Groundbreaking research presented at the 71st AACC Annual Scientific Meeting & Clinical Lab Expo has revealed how transgender hormone therapy affects the results of common laboratory tests in the long term. This first-of-its-kind study could enable the development of transgender-specific reference intervals, which are crucial to ensuring that transgender patients get accurate diagnoses and equitable healthcare.
All major medical associations agree that transgender individuals need to be able to express their gender in ways that make them feel comfortable, and for many of these individuals, this involves physically changing their body through hormone therapy. However, research presented in 2018 at the 70th AACC Annual Scientific Meeting showed that 6 months of transgender hormone therapy markedly changes results for common laboratory tests. This finding demonstrates a critical need for transgender-specific reference intervals, which are the ranges of lab values observed in a healthy population that are used to determine whether individual lab results are normal or concerning. Without these reference intervals, clinicians could misinterpret transgender patient test results, which in turn could lead to serious health consequences as a result of misdiagnosis and/or inappropriate treatment.
The researchers behind the 2018 study, a team led by Jeffrey SoRelle, MD, of the University of Texas Southwestern Medical Center in Dallas have now completed a follow-up study that lays the foundation for establishing transgender-specific reference intervals. SoRelle's team tracked comprehensive metabolic panel, complete blood count, and lipid test results for 147 healthy transgender patients on hormone therapy over the course of 5 years. This is the longest time that any study has monitored lab values in transgender individuals to date.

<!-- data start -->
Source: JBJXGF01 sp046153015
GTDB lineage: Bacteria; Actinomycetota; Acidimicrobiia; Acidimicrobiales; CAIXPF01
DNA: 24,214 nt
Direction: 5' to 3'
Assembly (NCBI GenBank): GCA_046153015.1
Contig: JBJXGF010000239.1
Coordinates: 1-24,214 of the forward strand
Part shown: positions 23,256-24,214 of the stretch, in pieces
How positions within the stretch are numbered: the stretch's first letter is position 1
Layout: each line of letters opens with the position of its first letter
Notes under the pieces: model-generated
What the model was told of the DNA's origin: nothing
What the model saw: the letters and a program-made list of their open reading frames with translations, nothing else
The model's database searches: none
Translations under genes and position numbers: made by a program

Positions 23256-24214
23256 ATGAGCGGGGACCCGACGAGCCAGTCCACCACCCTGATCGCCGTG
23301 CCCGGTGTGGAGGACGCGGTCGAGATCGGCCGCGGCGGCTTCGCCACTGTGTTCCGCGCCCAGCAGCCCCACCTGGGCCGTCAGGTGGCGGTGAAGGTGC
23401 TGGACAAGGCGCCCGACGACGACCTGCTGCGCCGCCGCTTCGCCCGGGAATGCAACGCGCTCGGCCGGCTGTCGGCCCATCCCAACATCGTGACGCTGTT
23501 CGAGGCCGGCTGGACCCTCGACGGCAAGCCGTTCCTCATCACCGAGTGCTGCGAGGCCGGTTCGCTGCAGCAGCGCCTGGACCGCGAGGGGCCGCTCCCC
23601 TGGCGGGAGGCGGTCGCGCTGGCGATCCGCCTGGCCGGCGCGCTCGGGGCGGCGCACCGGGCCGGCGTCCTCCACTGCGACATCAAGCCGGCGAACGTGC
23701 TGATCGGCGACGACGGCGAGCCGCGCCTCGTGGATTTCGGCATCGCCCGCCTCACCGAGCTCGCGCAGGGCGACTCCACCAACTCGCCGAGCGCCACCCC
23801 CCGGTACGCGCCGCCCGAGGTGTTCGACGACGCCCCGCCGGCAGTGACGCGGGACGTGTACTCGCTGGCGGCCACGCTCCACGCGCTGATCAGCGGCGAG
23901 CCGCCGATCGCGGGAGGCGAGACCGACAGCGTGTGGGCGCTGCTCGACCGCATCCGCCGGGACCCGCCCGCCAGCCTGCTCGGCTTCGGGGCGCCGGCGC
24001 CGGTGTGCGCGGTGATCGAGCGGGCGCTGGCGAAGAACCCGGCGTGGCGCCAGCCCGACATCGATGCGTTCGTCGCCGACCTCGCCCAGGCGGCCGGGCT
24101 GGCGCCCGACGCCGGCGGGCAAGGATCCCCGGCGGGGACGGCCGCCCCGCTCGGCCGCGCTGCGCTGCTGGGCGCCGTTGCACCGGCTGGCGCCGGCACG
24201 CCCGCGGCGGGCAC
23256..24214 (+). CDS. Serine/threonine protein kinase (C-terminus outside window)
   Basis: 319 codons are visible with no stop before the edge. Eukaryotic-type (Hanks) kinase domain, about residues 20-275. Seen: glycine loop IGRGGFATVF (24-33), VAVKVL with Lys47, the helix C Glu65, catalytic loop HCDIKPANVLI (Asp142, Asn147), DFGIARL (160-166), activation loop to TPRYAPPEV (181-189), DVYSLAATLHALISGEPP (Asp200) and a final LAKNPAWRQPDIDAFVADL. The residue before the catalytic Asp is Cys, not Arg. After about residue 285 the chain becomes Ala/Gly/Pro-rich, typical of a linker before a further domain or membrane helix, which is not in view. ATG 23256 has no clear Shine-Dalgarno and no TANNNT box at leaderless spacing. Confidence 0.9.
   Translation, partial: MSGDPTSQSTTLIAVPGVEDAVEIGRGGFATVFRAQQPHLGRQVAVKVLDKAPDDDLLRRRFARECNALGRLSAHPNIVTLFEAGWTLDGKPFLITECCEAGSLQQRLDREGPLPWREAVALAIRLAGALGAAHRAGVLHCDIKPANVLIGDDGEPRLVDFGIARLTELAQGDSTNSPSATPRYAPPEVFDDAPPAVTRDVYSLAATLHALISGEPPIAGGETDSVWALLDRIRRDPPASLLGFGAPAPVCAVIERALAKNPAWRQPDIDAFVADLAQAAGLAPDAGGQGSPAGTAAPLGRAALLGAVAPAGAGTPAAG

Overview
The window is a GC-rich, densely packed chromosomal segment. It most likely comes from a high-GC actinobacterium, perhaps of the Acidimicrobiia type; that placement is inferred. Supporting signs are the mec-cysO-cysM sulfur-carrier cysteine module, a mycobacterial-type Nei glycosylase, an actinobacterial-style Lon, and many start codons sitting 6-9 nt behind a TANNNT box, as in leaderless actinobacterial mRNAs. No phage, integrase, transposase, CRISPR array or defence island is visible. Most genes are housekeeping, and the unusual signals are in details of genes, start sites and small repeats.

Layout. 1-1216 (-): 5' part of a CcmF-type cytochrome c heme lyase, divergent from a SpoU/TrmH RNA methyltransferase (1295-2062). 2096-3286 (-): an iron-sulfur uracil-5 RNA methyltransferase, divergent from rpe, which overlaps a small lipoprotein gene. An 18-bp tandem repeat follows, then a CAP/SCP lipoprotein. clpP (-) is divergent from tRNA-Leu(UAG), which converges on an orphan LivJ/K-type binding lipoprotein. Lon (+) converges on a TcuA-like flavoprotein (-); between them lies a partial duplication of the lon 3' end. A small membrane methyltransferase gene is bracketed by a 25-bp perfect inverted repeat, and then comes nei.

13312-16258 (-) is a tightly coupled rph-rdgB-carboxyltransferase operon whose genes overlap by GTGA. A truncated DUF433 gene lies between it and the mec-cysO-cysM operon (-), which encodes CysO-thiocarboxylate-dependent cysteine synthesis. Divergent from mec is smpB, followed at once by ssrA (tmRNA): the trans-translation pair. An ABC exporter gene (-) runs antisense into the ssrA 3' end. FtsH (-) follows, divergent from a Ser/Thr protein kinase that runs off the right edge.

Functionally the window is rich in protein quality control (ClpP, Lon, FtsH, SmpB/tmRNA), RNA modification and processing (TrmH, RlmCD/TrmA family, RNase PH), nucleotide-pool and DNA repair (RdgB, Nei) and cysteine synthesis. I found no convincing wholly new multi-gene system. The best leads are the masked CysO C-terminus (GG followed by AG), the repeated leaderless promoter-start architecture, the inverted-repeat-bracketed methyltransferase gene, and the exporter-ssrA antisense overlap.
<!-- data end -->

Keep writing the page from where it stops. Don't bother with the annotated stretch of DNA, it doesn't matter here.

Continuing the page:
Out of all the test values the study examined, red blood cell and creatinine levels (a measure of kidney health) underwent the largest shifts when transgender individuals started hormone therapy. These values then typically stabilized after 6 months. In transgender women specifically, platelet and low-density lipoprotein levels (a measure of cardiovascular health) increased after several years of hormone therapy, while alkaline phosphatase (a marker of liver and bone health) decreased steadily for a few years before returning to baseline levels in the long term. Knowledge of these trends could greatly improve healthcare providers' ability to interpret transgender patients' results for routine lab tests, and to monitor these patients for conditions ranging from anemia to heart disease and kidney failure.
When test results are sent to clinicians, they are interpreted by reference intervals, but not having a set of reference intervals to reflect how hormone therapy changes lab values for transgender individuals can lead to faulty diagnoses or overlooked abnormalities. If a transgender woman's red blood cell count is evaluated based on the reference interval for men, for example, she could be misdiagnosed with anemia. These findings are therefore a huge leap forward for transgender healthcare. For the first time, clinicians have a granular description of how and when transgender hormone therapy changes lab values, as well as how these values stabilize in the long term."
Jeffrey SoRelle, MD, University of Texas Southwestern Medical Center, Dallas